Yuma, Arizona’s pandemic experience is a tale of two borders, each affecting a different part of the region’s economy.

To the south and west lie the Mexican states of Sonora and Baja California. Thousands of workers cross the border with Mexico, some seasonally and some every day — even during the pandemic — to help care for billions of dollars worth of produce grown in Yuma County. The county, known as the “lettuce capital of the U.S.,” produces 90% of the nation’s winter lettuce supply.

A thousand miles to the north, the Canadian border is the point of access for snowbirds traveling to second homes and tourist attractions in Yuma County. These travelers and part-time residents have been stuck on the Canadian side of the border for the past 16 months, along with the money they would have spent in the local economy.

Last year Arizona Governor Doug Ducey declared agricultural workers to be essential, which means people living in Mexico who are employed in Yuma County on H2-A (temporary ag worker) visas can cross the border for work, even though the border is closed to other travelers. 

Canadian tourists, obviously, were not deemed essential workers, and their absence from the local economy stung in Yuma County.

“Everyone thinks the biggest border for us is the Mexican border,” said Kimberly Kahl, executive director of the Yuma County Chamber of Commerce. But for tourism in Yuma County, the Mexican border is less significant. “For us, it’s the Canadian border that’s important,” Kahl said. 

Yuma County, which constitutes a small metropolitan area in southwest Arizona, did see a big influx of tourists from California once the state opened up after the early months of the pandemic. But tourism hasn’t reached the same level that Canadian snowbirds traditionally create, Kahl said. 

“I think when the state opened up, everyone wanted to travel a lot more,” she said. “I know some of our member hotels were booked solid on the weekends for a period.”

Yuma County Courthouse in 2010. (Photo by Ken Lund via Flickr, Creative Commons)

Vaccination and the Borders

Vaccines weren’t a factor in this initial uptick in domestic travel, because it started before Covid-19 vaccines were available. 

But U.S. vaccinations will play a role in opening international borders to tourists. Canada plans to open the border to U.S. travelers on August 9, but only for those who are fully vaccinated.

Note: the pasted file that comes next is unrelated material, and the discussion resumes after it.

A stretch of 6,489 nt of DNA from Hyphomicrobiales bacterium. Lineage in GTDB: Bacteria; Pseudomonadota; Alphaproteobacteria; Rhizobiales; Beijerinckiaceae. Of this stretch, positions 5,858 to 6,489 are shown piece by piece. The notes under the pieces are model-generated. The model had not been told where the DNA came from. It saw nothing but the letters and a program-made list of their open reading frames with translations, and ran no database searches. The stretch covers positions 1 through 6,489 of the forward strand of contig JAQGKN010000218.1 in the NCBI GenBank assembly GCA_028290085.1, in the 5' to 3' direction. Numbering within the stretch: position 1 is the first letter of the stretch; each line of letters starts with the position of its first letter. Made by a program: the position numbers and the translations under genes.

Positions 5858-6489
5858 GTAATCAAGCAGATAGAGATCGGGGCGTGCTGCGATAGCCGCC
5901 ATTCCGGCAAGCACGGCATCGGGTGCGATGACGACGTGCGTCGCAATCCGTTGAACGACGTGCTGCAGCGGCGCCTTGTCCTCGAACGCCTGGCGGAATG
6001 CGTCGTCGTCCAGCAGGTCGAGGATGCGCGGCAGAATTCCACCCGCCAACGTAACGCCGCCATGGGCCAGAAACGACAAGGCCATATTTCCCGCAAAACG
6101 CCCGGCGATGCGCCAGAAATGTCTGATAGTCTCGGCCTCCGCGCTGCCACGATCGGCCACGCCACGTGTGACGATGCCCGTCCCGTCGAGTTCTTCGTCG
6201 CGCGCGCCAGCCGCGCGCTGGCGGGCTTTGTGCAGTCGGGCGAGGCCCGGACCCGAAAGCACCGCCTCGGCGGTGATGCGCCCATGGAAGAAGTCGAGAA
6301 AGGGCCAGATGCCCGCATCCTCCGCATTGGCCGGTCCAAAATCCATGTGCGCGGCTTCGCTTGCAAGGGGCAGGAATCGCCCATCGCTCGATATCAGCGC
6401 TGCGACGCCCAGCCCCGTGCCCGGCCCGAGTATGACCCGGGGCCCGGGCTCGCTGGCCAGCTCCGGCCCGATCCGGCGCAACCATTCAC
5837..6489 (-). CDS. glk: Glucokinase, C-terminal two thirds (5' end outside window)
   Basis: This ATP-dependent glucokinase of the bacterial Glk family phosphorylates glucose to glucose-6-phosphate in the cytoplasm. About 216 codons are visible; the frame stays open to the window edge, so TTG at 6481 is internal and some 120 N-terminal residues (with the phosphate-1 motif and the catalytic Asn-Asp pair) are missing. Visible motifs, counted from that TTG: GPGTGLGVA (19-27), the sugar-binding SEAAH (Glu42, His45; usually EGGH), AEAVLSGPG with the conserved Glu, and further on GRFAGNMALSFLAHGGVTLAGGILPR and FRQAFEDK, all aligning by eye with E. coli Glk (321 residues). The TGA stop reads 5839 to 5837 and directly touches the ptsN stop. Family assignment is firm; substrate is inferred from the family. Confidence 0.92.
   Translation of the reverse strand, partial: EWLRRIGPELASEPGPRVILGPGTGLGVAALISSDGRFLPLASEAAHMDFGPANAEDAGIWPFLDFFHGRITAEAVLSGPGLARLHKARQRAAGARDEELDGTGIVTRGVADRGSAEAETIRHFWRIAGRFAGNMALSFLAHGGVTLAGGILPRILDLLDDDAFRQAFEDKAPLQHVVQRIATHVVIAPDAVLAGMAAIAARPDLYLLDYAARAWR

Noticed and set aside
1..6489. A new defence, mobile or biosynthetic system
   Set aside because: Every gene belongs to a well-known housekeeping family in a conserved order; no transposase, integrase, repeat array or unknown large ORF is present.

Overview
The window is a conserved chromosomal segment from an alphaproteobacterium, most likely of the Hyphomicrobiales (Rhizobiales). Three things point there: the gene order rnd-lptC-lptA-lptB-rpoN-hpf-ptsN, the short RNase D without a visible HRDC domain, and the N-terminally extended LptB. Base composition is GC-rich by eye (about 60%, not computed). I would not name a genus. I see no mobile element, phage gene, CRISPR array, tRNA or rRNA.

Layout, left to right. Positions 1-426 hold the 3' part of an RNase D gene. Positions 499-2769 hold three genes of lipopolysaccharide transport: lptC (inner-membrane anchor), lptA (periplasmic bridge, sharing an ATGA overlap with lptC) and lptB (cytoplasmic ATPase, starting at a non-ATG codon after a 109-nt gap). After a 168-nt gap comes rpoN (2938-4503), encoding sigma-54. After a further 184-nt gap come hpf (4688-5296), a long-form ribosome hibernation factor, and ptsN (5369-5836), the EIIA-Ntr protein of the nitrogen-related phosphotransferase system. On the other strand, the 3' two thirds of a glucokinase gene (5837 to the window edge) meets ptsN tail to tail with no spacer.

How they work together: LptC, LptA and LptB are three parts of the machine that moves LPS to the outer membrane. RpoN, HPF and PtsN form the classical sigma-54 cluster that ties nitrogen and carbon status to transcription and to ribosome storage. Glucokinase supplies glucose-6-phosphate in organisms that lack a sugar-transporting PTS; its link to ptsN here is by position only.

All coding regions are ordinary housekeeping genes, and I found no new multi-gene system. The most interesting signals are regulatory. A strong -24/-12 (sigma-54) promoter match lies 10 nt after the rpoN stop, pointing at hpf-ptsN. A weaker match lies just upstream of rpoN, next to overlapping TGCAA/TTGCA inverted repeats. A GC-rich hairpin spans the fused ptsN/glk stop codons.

The U.S. plans to reopen the borders with Canada and Mexico on August 21. An initial effort to open the borders this month got pushed back out of concern for rising numbers of Covid-19 cases in the U.S. The increase is fueled by the more contagious Delta variant of Covid-19, which is spreading primarily via people who have not been completely vaccinated.

For its part, Yuma County has vaccinated 48.6% of its population, putting the county in the top 15% in the nation for vaccinations. Over 60% of the population aged 18 and older is fully vaccinated, according to the Centers for Disease Control and Prevention.

Kahl said the chamber worked with both the Yuma County Health Department and its members to coordinate getting their employees vaccinated. But most of their members are retail, restaurant, and hospitality businesses, she said, not large-scale agricultural businesses.

Workers pick romaine lettuce in a field near Yuma, Arizona, on November 23, 2012. (Photo by Peter Haden via Flickr, Creative Commons)

Reaching Agricultural Workers

Agricultural workers created a different set of issues for local health officials. Much of the agricultural labor force is migratory, meaning it follows seasonal harvests around the U.S. Some of this number are also immigrants. More than 9,000 temporary work visas were issued to farmworkers in Arizona during 2020, most of them in Yuma County. 

According to Purdue University’s Food and Agriculture Vulnerability Index, 7,200 agricultural workers had tested positive for Covid-19 as of March 10. About 1,000 of those were in Yuma County. The county of about 214,000 residents has had more than 74,000 Covid-19 infections cumulatively and more than 850 Covid-related deaths, according to the CDC.

Officials and healthcare partners have been working to get the migrant workers vaccinated. 

Amanda Aguirre, executive director with the Regional Center for Border Health, said her clinic, as well as the Health Department, worked with the larger agricultural companies to get the workers vaccinated. That included taking workers to the drive-through vaccination clinics.

But many have moved on. While many of the larger farms worked with the center and the Yuma County Health Department to get their workers vaccinated, there was a lot of resistance to getting the vaccine from migrant workers, Aguirre said.

Also, migrant workers in the U.S. have a harder time getting access to vaccines, according to the Migrant Clinicians Network

As demand for the vaccine has waned, Aguirre said she is still working with businesses and others to get information out about the vaccines and their importance.

“We’re trying to develop campaigns to reach out,… and continue testing and also vaccinating,” she said. “We’re creating educational campaigns to get to the people that are very hesitant to be vaccinated right now… those families that are still hard to reach but also hesitant to get vaccinated among the Hispanic American families living in the area.”

Aguirre said her fear was that one of the virus variants would take hold in the area before enough people were vaccinated.

“I don’t want to mirror Europe,” she said. “They opened and then they shut down again because of the variants. I think the difference is that we have vaccines and we have time.”